The 4 Drugs that Most Commonly Lead to Overdose

Published On: August 22, 2022|Categories: Awareness, Educational|

Did you know drug overdose is the number one cause of accidental death in the United States?

Drug overdoses are nothing new, but in recent decades, both recreational drug use and overdoses (whether they result in a death or not) are at an all time high.

While the list of drugs that can lead to overdosing is extensive, certain drugs have been recognized to be more likely to lead to overdose than others.

Today we’re going to be breaking down each of these four substances.

What is an overdose?

Simply put, an overdose is what happens when you take too much of a substance intentionally or accidentally and it can happen with both legal and illegal substances.

For many people, when they think of the word “overdose,” they might picture a teenager, twenty-something, or a celebrity who partied a bit too hard and lost track of all the substances in their system.

Most of us don’t consider the elderly person who chose — without permission from their medical provider — to up the dosage of their painkillers in an attempt to manage the chronic pain that was just too much to bear.

Understanding what an overdose is, having compassion for those struggling to manage the substances in their lives, and providing more education and proactive resources are key to reducing the overdoses in our society.

Drugs most responsible for overdose

Plenty of different drugs (legal and not) can lead to overdose, but in this article, we’re focusing on the top four: cocaine, opioids, heroin, and methamphetamine.

Cocaine — commonly referred to as coke, crack, or blow — is a potent stimulant that, while used by medical professionals in certain closely monitored situations, is most often used recreationally. Dealers frequently “cut” their cocaine with non-psychoactive substances (such as cornstarch or flour) in order to increase their profits, but sometimes additional drugs are integrated into the mixture, making it even more addictive and dangerous.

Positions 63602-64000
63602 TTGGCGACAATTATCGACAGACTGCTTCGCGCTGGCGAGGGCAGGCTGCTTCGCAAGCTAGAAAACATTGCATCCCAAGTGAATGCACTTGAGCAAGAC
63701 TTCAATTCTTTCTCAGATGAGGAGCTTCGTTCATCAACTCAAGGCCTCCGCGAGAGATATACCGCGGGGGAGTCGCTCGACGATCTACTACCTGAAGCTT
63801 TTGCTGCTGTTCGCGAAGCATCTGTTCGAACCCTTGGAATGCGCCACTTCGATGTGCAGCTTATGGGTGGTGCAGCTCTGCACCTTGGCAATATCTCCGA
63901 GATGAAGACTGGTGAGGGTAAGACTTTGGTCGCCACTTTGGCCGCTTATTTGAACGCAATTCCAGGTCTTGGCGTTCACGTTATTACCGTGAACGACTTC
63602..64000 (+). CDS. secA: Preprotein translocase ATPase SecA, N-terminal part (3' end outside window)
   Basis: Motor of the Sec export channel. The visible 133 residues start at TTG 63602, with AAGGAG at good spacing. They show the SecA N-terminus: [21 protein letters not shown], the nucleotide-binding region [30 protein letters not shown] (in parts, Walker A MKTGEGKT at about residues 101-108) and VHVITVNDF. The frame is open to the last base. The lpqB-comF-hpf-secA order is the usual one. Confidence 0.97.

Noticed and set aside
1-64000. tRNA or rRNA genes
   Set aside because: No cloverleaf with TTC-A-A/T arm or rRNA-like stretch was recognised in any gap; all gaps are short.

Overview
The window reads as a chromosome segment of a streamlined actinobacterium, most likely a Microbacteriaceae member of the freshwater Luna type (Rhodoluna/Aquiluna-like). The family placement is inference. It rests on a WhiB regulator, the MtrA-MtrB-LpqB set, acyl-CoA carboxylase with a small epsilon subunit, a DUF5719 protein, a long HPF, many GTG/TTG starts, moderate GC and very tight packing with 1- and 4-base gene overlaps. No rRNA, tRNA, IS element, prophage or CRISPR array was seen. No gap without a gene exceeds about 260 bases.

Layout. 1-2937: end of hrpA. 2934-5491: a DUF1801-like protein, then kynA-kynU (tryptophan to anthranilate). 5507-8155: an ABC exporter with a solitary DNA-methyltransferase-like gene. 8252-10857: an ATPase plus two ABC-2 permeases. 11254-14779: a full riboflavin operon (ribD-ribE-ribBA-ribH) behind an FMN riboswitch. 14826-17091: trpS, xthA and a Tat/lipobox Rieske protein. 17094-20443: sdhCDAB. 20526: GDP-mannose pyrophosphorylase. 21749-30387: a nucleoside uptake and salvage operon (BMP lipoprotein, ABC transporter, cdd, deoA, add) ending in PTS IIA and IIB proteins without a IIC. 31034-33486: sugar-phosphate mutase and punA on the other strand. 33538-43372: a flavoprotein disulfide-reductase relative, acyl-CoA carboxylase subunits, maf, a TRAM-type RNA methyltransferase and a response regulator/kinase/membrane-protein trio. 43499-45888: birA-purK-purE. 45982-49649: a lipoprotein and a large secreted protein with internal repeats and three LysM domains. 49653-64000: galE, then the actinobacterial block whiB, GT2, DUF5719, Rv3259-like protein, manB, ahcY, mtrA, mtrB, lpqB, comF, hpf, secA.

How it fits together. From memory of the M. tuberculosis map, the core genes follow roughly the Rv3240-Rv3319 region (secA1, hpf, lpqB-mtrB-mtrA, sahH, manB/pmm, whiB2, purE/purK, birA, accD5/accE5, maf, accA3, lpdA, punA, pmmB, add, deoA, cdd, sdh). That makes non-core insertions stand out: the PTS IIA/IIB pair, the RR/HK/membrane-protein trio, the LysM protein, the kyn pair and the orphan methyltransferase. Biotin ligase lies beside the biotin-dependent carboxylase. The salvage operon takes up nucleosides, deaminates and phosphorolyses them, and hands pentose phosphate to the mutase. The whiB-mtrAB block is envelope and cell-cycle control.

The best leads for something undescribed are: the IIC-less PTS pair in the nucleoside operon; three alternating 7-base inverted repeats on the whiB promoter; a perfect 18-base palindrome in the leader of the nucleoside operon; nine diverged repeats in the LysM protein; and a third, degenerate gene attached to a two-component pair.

Opioid is an umbrella term used to describe a class of pain-relieving substances that are generally prescribed to people who are dealing with moderate-to-severe chronic pain that could be caused from a surgery. Though opioids are a legal medicine, they have become increasingly used recreationally in recent decades, increasing the overdose statistics. In addition, many people “up” their doses without proper medical supervision, which also leads to overdosing.

Heroin is an illicit drug that’s made from morphine, which, though derived from a plant, is not healthy nor safe. The dangers of heroin lie in the fact its effects on the pleasure responses in the brain are significant, leading to a potent high that’s not only highly addictive, but dangerous.

Methamphetamine — commonly referred to as meth — is a highly addictive stimulant that directly affects your nervous system and gives you a near-immediate euphoric rush. A large amount of the drug passes through the blood-brain barrier when it’s consumed, which is what gives you the instant high, making it an especially dangerous drug.

Seek professional help

If you or someone you know may be struggling with a substance use disorder regardless of whether it was listed in this article or not, seek professional help soon.

It can be scary to know what to do next, but that’s why we’re here. All you have to do is send us a message — no strings attached.

Here at Pyramid Healthcare, our number one priority is your recovery and our second priority is helping you build your happiest, healthiest sober life. We offer a variety of different treatment methods, and we will personalize each plan to your individual needs and preferences.

Additionally, we’re proud to offer an extensive continuum of care that begins in enrollment, continues through rehab, and supports you into any outpatient services and finally, into independent sobriety. 

To learn more about how we can help you start your journey to recovery today, call us at 888-694-9996.

Treating Racial and Ethnic Minority Communities for Addiction and Mental Health
6 Things to Do After Losing a Loved One to An Overdose
Get Help

Recent Posts

Categories

Join Our Team